Emergency Thinking


“One of the things that has seduced people into giving up on their own actions is the claim of emergency—the government will often make the spurious claim that because certain things require very fast action, there is no time for ordinary processes of deliberation and thinking, and therefore we have to abridge our normal protocols. I find exactly the opposite to be the case. Thinking and emergency action are deeply compatible.”

An interview with Harvard social theorist Elaine Scarry addresses her new book Thinking in Emergency. Comparing responses toward natural and man-made emergencies across nations, Scarry critiques the United States’ contemporary attitude toward emergency preparedness and mutual aid. She ruminates on the difference between scaring versus preparing the population for the unexpected.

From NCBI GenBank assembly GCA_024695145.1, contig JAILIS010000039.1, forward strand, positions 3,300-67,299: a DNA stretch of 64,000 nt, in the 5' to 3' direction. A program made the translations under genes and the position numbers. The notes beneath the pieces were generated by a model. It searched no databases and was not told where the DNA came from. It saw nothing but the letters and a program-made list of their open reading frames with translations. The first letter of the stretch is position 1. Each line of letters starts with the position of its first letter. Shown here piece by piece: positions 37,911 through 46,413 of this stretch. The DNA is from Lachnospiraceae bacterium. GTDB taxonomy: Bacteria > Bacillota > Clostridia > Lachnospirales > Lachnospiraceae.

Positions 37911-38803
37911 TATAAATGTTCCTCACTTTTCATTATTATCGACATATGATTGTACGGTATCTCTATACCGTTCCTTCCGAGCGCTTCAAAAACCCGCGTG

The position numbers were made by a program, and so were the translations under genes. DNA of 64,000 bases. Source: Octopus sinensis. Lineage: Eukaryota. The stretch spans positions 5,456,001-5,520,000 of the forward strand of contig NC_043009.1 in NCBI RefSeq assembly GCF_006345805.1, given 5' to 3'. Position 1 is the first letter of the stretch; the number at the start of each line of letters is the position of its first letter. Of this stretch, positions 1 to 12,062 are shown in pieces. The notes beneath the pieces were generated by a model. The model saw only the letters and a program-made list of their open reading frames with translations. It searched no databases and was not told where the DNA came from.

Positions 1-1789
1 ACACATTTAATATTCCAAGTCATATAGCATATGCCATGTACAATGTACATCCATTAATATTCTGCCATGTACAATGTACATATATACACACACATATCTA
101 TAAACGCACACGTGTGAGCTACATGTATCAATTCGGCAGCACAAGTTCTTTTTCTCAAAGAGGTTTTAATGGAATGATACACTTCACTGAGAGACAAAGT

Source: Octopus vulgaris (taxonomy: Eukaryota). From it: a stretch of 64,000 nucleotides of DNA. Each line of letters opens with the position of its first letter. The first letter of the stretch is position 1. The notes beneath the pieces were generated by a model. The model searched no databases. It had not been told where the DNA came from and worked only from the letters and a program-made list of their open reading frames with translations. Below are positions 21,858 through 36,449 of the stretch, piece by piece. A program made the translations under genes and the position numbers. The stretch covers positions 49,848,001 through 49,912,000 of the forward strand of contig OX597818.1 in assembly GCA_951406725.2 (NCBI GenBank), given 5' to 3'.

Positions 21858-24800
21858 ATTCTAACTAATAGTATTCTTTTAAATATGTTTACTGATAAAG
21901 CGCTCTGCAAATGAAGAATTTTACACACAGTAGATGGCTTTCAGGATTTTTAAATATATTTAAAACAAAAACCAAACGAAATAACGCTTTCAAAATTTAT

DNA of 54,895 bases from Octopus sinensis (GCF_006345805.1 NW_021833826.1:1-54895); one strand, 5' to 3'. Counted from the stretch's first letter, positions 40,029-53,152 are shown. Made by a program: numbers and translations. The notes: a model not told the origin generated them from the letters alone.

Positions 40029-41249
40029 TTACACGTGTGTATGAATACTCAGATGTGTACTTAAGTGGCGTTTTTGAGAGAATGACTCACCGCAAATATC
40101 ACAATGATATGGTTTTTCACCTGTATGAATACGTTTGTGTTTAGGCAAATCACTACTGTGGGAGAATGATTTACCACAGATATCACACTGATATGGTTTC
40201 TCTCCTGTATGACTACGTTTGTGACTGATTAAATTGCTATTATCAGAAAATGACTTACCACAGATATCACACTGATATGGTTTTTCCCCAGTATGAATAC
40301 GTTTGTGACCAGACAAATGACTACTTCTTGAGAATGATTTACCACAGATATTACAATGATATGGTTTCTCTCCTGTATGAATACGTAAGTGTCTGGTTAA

(Via Book Bench)

Lisa Dusenbery is the former managing editor of The Rumpus. More from this author →